Who Is Lucius Cornelius Sulla? (Roman General and Dictator)

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Who is Lucius Cornelius Sulla? Lucius Cornelius Sulla biography, life story, the important events during his dictator life.

Lucius Cornelius Sulla; (138-78 B. c.), Roman general and dictator. Bom of an obscure patrician family, he grew up in circumstances of near poverty. But high mtellect, leaming, and ambition brought Sulla to the attention of Roman leaders.

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In 107 B. C., the great general, Marius, took him as his quaestor to Africa. There Sulla effected the capture of the Numidian king Jugurtha in 105. Coming under the wing of other political leaders, Sulla broke with Marius by ostentatiously advertising his role in Jugurtha’s capture, He reached the praetorship probably in 97 and served a promagistracy in Asia Minor, where he checked the advance of Mithndates VI, King of Pontus.

Sulla’s military repute was further enhanced by victories over Italian insurgents during the Social War of 90-89. These triumphs gained him not- only a loyal army but also a marital alliance with Rome’s leading senatonal family, the Metelli. In 88, consequently, Sulla attained the consulship, an office denied his family for many generations.

Lucius Cornelius Sulla? (Roman General and Dictator)

Source : wikipedia.org

Campaign in the East:

When Mithndates overran the Roman province of Asia, Sulla was appointed by the senate to assume command of the campaign against him. But Marius was also eager for the job and nursed vengeance against Sulla. Through an alliance with the tribune Sulpicius Rufus, he contrived to have the command transferred to himself.

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Sulla led his troops directly into Rome, intimidated the senate, forced repeal of Sulpicius’ laws, and took control of the city. Sulpicius was slain, and Marius and other enemies of Sulla Bed into exile, it was the first occasion in Rome’s history that one of its own generals had marched Roman troops on the capital itself. Without effective opposition in Rome, he now moved against Mithridates.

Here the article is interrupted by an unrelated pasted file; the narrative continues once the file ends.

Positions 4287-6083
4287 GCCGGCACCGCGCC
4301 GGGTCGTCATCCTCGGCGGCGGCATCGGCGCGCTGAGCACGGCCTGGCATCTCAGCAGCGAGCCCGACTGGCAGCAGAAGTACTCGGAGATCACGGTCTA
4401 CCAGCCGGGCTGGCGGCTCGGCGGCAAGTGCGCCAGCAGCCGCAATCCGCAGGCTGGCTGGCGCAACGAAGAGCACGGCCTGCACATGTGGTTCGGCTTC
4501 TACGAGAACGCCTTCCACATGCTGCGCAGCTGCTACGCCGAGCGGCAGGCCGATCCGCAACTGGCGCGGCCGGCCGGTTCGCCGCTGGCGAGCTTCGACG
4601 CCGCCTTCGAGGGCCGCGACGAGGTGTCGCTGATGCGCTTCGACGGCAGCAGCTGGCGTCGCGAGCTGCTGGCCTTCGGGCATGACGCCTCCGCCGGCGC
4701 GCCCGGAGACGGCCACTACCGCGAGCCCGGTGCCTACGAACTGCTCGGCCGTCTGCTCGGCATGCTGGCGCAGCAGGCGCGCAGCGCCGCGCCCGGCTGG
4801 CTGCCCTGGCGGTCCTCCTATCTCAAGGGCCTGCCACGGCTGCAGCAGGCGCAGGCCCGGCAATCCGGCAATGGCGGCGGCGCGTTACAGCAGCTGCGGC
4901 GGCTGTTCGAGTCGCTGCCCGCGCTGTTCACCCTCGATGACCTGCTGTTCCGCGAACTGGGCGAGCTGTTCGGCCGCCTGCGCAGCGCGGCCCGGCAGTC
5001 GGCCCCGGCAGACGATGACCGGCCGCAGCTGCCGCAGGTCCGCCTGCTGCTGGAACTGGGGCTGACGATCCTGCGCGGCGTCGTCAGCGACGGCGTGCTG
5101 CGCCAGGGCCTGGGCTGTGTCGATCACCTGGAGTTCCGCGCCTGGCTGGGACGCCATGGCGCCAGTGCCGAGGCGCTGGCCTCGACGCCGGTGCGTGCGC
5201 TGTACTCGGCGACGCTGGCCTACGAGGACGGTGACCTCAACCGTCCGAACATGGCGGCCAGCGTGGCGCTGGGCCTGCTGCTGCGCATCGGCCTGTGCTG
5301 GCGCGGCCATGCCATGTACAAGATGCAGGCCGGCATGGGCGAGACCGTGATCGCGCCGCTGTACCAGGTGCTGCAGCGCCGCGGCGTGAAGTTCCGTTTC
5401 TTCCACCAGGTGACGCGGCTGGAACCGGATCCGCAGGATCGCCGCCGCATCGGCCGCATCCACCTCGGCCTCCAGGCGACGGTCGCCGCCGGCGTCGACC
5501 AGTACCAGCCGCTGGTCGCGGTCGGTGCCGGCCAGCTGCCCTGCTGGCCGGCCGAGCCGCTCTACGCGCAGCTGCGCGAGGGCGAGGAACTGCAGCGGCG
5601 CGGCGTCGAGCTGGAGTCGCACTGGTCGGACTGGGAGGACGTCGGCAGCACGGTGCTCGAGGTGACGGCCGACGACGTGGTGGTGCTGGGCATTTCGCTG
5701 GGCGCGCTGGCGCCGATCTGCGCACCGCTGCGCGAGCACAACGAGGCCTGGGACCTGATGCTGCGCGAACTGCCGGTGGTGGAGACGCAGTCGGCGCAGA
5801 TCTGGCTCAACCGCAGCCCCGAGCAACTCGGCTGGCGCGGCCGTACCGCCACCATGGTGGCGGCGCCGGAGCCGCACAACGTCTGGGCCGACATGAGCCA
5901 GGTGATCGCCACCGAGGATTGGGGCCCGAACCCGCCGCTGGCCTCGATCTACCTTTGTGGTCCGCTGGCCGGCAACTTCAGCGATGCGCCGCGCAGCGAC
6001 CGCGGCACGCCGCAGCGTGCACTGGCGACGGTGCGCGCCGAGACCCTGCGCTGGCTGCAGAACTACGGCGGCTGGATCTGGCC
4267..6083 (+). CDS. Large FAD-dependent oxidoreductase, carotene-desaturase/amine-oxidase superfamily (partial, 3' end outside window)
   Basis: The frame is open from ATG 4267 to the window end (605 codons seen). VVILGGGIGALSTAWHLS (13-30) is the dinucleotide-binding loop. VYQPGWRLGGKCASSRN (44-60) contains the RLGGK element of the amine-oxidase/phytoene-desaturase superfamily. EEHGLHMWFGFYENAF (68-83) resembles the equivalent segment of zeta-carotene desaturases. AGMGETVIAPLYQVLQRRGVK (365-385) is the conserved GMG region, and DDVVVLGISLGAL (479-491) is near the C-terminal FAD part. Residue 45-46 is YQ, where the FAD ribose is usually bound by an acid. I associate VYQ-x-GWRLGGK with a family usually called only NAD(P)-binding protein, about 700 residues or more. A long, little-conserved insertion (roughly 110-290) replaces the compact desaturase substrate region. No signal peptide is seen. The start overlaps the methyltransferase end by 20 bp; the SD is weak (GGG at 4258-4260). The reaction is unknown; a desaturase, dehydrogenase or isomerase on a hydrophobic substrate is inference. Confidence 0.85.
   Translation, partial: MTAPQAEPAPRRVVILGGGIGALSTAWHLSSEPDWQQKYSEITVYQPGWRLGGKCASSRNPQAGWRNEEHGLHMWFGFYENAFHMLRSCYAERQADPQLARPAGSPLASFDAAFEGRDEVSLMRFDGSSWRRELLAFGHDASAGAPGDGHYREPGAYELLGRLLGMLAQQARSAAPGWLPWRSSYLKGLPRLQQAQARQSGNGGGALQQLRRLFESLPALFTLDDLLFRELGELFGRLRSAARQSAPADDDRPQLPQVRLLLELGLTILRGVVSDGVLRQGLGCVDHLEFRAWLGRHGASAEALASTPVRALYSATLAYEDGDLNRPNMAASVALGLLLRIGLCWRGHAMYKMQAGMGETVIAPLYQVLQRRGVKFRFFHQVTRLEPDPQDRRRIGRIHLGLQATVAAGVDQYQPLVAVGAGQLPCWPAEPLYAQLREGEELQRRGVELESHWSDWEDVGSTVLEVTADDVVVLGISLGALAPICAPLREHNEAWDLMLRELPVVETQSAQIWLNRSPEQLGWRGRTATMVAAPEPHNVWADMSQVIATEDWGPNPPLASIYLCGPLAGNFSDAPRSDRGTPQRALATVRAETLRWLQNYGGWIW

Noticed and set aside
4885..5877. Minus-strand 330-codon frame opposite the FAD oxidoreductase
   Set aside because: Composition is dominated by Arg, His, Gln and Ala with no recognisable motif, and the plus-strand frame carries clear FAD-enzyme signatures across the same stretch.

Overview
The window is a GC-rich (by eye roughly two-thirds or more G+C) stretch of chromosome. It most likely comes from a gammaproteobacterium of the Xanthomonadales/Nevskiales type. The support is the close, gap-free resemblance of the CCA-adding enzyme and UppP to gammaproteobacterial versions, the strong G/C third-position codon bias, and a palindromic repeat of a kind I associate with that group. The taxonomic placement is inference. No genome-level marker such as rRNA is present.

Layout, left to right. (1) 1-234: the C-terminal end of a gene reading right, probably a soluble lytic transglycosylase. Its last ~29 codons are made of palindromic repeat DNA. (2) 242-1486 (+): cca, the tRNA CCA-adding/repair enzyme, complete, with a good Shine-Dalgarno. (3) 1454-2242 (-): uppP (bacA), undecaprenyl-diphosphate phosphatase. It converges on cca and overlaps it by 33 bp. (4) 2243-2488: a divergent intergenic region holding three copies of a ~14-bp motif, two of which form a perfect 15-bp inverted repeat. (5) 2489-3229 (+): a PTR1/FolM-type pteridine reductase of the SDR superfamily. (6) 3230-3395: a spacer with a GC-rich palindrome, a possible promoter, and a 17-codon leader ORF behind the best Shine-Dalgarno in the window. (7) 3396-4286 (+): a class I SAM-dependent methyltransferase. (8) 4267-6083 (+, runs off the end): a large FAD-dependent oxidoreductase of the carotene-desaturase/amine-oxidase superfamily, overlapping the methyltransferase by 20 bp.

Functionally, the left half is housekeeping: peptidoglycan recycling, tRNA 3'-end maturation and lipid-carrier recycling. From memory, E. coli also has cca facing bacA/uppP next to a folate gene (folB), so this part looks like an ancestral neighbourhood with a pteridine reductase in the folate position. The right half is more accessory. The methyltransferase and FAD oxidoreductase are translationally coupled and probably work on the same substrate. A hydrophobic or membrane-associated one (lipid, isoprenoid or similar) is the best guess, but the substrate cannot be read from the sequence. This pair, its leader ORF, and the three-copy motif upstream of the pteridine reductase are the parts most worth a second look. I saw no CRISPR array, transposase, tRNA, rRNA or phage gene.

Sulla’ s forces drove the Pontic king out of Greece in 86, but only af ter bitter fighting during which Athens suffered the greatest bloodbath in its long history. Sulla then pursued Mithridates into Asia Minor but was not eager to prolong hostilities. In 85 he offered Mithridates lenient terms that were accepted.

Master of Rome:

During Sulla’s absence, his political enemies obtained ascendancy in Rome. Marius had perished in 86, but the govemment was now in the hands of Sulla’s opponents Lucius Cinna and Cnaeus Carbo. In 83, Sulla retumed to Italy and began a brutal civil war. The superiority of his forces won him additional recruits and caused major desertions from the opposing camp. A string of victories culminated in the bloody battle of the Colline Cate outside Rome in 82. Sulla was now master of Rome. He was appointed to an extraordinary dictatorship and set about reconstructing the shattered state. The dictator was unforgiving toward defeated and recalcitrant foes. Some ltalian towns and individuals were stripped of citizenship. Proscription lists were drawn up, designating men for execution, exile, or confiscation of property. These ruthless acts cast a pall over an eritire generation.

Sulla then turned his attention to constitutional reform. In this area he appears in a very different light. His changes were generally intelligent and aimed at stability. Sulla doubled the size of the senate, thus making it more representative ‘of a larger populace. He also increased the number of magistracies and fixed an order in which they were to be held. Powers of the tribunes were curtailed to limit their disruptive activities, and the corn dole was abolished to discourage an idle proletariat. Most important, Sulla overhauled Rome’s judicial structure, defined criminal offenses in detail, and organized a whole system of permanent criminal courts.

Retirement:

In 79, however, Sulla resigned his dictatorship and retired into private life. Scholars have long puzzled over his motives. Some see the retirement as a reluetant withdrawal, forced by political enemies who thwarted Sulla’s aims of installing a permanent monarchy, Others regard him as a sineere champion of aristocratic government who voluntarily retired af ter he had restored control by the senate.

Perhaps the best guess is that of the Creek historian Appian: Sulla was weary of war, of power, and of the city. He went off to the countryside with a new young bride. A year later, he died, of unknown causes, in Campania, leaving behind twin offspring, Faustus and Fausta Sulla.

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